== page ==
Multiple major increases and decreases in mitochondrial substitution rates in the plant family Geraniaceae
Abbreviated Journal Title
BMC Evol. Biol.
NUCLEOTIDE SUBSTITUTION; FLOWERING PLANTS; DNA-SEQUENCES; MOLECULAR; PHYLOGENY; EXTANT GYMNOSPERMS; GENE-TRANSFER; LAND PLANTS; SEED PLANTS; EVOLUTION; NUCLEAR; Evolutionary Biology; Genetics & Heredity
Background: Rates of synonymous nucleotide substitutions are, in general, exceptionally low in plant mitochondrial genomes, several times lower than in chloroplast genomes, 10-20 times lower than in plant nuclear genomes, and 50-100 times lower than in many animal mitochondrial genomes. Several cases of moderate variation in mitochondrial substitution rates have been reported in plants, but these mostly involve correlated changes in chloroplast and/or nuclear substitution rates and are therefore thought to reflect whole-organism forces rather than ones impinging directly on the mitochondrial mutation rate. Only a single case of extensive, mitochondrial-specific rate changes has been described, in the angiosperm genus Plantago. Results: We explored a second potential case of highly accelerated mitochondrial sequence evolution in plants. This case was first suggested by relatively poor hybridization of mitochondrial gene probes to DNA of Pelargonium hortorum (the common geranium). We found that all eight mitochondrial genes sequenced from P. hortorum are exceptionally divergent, whereas chloroplast and nuclear divergence is unexceptional in P. hortorum. Two mitochondrial genes were sequenced from a broad range of taxa of variable relatedness to P. hortorum, and absolute rates of mitochondrial synonymous substitutions were calculated on each branch of a phylogenetic tree of these taxa. We infer one major, similar to 10-fold increase in the mitochondrial synonymous substitution rate at the base of the Pelargonium family Geraniaceae, and a subsequent similar to 10-fold rate increase early in the evolution of Pelargonium. We also infer several moderate to major rate decreases following these initial rate increases, such that the mitochondrial substitution rate has returned to normally low levels in many members of the Geraniaceae. Finally, we find unusually little RNA editing of Geraniaceae mitochondrial genes, suggesting high levels of retroprocessing in their history. Conclusion: The existence of major, mitochondrial-specific changes in rates of synonymous substitutions in the Geraniaceae implies major and reversible underlying changes in the mitochondrial mutation rate in this family. Together with the recent report of a similar pattern of rate heterogeneity in Plantago, these findings indicate that the mitochondrial mutation rate is a more plastic character in plants than previously realized. Many molecular factors could be responsible for these dramatic changes in the mitochondrial mutation rate, including nuclear gene mutations affecting the fidelity and efficacy of mitochondrial DNA replication and/or repair and consistent with the lack of RNA editing - exceptionally high levels of "mutagenic" retroprocessing. That the mitochondrial mutation rate has returned to normally low levels in many Geraniaceae raises the possibility that, akin to the ephemerality of mutator strains in bacteria, selection favors a low mutation rate in plant mitochondria.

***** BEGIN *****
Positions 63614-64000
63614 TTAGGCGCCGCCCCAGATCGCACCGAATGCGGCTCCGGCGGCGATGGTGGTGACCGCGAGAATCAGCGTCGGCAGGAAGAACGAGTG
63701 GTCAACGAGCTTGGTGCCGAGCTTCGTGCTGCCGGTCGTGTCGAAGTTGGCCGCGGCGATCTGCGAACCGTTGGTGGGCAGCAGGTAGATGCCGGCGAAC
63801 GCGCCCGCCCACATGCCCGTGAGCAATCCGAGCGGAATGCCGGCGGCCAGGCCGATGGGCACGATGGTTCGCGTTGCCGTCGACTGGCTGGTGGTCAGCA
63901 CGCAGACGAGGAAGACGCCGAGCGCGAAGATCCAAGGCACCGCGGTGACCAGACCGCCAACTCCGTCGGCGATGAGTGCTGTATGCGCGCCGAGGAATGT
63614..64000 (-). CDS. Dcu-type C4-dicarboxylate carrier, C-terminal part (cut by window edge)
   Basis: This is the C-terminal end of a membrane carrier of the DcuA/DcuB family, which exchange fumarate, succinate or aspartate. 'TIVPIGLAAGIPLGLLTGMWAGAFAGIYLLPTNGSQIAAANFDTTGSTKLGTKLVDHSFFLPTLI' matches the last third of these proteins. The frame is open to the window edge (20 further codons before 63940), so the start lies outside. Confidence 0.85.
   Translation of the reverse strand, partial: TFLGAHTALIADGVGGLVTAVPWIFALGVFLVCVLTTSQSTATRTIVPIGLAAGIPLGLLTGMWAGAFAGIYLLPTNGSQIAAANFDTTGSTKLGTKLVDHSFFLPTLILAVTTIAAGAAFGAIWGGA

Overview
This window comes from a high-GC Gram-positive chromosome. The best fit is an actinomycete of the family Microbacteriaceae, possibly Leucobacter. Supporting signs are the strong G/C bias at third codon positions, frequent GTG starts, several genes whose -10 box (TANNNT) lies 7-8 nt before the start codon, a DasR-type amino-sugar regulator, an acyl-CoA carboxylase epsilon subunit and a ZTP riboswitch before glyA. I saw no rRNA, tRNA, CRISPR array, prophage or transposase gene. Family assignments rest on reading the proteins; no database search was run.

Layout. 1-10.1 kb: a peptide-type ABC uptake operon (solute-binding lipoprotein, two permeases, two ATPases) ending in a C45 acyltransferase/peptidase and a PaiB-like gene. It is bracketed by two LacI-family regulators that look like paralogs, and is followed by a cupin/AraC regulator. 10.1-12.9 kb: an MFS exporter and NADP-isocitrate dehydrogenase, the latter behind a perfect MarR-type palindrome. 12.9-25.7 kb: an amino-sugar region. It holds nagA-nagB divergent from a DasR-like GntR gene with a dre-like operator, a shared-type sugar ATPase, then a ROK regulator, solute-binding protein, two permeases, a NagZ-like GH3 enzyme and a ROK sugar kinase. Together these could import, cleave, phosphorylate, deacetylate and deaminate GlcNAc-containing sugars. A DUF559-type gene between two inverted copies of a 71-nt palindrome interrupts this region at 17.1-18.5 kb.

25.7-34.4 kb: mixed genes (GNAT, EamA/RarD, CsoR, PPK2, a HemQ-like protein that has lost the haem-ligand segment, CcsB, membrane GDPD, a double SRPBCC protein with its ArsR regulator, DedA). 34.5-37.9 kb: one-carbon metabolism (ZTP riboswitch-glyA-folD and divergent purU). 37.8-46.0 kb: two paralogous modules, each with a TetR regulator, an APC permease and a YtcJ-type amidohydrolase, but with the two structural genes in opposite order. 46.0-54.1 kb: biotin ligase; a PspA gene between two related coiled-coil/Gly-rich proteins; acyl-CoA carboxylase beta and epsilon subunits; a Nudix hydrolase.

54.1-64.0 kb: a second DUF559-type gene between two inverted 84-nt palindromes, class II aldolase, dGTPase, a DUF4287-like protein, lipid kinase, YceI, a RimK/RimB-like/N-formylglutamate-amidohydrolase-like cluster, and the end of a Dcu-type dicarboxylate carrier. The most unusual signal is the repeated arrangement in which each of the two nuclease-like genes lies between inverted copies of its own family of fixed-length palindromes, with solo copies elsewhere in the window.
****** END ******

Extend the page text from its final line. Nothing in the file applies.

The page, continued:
Bmc Evolutionary Biology
"Multiple major increases and decreases in mitochondrial substitution rates in the plant family Geraniaceae" (2005). Faculty Bibliography 2000s. 5535.